|ESPN.com: College Football||[Print without images]|
ATHENS, Ga. -- A jury on Friday found former Georgia coach Jim Donnan not guilty on all 41 charges related to an investment fraud scheme.
Donnan faced charges including conspiracy, mail fraud, wire fraud and money laundering. His lawyers maintained he was duped and thought he was sharing an opportunity with friends.
|Jim Donnan, shown as Georgia's coach in 1999, was found not guilty on charges related to an investment fraud scheme.|
Prosecutors said the 69-year-old Donnan and Gregory Crabtree of Proctorville, Ohio, ran a fraudulent investment scheme from September 2007 to December 2010 through GLC Limited, a West Virginia-based company dealing in wholesale and closeout merchandise. The two promised high rates of return but paid investors with other investor money, according to the prosecution.
The two were accused of enticing 94 people to invest over $80 million.
Prosecutors argued that Crabtree ran the day-to-day operations of the scheme and that Donnan, who at one time worked at ESPN as a college football analyst, used relationships of trust within his extensive network of personal and professional contacts to lure investors.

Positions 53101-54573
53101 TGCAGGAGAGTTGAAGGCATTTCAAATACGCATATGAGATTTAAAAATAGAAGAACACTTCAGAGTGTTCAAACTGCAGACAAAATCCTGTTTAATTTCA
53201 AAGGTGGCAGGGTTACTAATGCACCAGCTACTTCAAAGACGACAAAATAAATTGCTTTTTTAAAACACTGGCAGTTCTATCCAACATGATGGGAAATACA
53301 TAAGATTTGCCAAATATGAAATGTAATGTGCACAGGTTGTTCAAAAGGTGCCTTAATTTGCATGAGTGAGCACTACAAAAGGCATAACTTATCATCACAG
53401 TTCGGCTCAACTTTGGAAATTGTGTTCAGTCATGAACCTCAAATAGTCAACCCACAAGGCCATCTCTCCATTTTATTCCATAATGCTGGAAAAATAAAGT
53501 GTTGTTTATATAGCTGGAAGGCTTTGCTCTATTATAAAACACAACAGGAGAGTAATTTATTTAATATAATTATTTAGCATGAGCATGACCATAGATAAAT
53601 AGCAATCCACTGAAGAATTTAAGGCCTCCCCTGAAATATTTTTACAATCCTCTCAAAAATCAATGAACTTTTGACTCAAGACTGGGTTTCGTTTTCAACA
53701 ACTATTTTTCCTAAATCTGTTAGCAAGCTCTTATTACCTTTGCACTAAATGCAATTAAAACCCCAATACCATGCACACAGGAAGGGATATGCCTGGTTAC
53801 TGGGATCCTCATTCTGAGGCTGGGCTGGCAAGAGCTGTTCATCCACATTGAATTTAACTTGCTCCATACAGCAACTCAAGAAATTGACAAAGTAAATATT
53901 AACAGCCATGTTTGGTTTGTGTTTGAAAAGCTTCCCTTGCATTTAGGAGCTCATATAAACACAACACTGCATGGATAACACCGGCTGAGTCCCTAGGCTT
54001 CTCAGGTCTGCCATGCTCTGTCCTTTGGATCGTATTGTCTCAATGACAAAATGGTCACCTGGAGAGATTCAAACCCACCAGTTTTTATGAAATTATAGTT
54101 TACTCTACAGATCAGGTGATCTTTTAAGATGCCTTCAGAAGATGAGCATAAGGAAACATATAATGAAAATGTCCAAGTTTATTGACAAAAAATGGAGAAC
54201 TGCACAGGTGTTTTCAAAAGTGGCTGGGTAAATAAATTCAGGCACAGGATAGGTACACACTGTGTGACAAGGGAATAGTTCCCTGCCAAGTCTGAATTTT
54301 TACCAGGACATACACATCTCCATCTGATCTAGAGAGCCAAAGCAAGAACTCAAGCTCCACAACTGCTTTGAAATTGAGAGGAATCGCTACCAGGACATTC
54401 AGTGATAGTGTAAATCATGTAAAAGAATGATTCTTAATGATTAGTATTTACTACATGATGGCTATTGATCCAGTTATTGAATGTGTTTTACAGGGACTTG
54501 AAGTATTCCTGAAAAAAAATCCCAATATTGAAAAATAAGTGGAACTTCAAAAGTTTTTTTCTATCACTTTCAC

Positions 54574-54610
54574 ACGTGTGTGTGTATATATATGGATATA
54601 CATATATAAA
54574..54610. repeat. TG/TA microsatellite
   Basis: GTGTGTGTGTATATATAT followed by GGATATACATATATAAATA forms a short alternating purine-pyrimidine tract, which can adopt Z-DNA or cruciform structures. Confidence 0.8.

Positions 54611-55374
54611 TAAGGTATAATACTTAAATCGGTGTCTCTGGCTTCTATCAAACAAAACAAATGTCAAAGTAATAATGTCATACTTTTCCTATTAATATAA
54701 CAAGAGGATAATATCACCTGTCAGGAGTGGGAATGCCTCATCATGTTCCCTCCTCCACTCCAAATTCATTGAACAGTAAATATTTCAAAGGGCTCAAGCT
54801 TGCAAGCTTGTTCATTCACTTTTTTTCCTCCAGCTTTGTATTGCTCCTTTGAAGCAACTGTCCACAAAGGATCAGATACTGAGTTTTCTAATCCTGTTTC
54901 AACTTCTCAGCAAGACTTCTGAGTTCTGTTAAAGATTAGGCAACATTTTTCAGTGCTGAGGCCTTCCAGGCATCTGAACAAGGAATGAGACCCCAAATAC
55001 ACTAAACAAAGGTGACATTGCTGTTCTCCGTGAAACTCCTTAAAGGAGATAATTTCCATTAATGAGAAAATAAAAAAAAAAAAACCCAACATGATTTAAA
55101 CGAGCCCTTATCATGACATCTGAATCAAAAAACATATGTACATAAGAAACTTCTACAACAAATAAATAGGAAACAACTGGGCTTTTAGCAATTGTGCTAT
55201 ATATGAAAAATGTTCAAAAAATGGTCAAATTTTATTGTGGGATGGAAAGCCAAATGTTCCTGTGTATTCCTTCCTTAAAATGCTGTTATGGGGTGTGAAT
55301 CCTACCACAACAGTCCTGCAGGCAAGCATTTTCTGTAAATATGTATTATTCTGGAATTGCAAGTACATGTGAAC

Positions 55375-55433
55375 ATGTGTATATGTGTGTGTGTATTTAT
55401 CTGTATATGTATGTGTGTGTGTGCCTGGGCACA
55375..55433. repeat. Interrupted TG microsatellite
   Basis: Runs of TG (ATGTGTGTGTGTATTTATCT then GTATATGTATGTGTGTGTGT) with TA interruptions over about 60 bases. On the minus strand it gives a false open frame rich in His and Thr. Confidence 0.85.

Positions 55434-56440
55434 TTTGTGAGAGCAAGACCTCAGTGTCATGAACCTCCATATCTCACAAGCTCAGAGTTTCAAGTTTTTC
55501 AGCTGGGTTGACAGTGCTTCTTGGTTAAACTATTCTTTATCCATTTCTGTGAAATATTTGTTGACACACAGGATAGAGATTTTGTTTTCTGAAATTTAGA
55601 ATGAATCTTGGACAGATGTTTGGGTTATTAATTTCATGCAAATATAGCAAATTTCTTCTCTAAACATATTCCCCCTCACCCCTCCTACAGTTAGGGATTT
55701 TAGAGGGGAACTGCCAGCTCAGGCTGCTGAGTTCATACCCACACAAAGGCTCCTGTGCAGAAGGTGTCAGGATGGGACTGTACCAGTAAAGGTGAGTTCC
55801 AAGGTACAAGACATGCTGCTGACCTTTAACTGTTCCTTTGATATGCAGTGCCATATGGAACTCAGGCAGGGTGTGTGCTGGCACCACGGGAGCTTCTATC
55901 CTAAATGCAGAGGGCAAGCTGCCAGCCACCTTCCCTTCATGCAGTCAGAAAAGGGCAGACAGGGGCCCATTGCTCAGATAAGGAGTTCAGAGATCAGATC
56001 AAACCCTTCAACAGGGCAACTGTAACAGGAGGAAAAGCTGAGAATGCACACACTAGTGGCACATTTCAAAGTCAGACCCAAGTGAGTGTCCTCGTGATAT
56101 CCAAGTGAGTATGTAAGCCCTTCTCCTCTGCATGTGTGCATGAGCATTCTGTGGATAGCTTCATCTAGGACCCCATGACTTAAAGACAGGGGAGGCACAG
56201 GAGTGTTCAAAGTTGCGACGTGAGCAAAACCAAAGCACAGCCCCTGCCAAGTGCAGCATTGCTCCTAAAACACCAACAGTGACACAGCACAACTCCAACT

Prosecution witnesses included business leaders, former football players and high-profile college coaches who invested -- including NC State basketball coach Mark Gottfried, Texas State football coach Dennis Franchione, Cincinnati football coach and former Texas Tech coach Tommy Tuberville, and former Texas Tech men's basketball coach Billy Gillispie.
Most of the investors testified that their trust in Donnan and his assurances that they wouldn't lose their initial investment money played heavily in their decisions to invest. Many received high payouts initially, prompting them to turn around and invest more money. Ultimately, almost all of them lost money.
The prosecution argued that Donnan falsely told investors that they were putting their money in "presold deals" -- merchandise they would purchase for which Crabtree already had a committed buyer -- when in fact they were buying merchandise and then looking to sell it. But the company wasn't generating enough profits and money from new investors was continually needed to pay the company's expenses and other investors, prosecutors said.
Donnan's attorneys maintained that he was also a victim in Crabtree's scheme, that he thought he'd found a great investment and wanted to share his good fortune with others.
Crabtree pleaded guilty last month to a single conspiracy charge and faces up to five years in prison.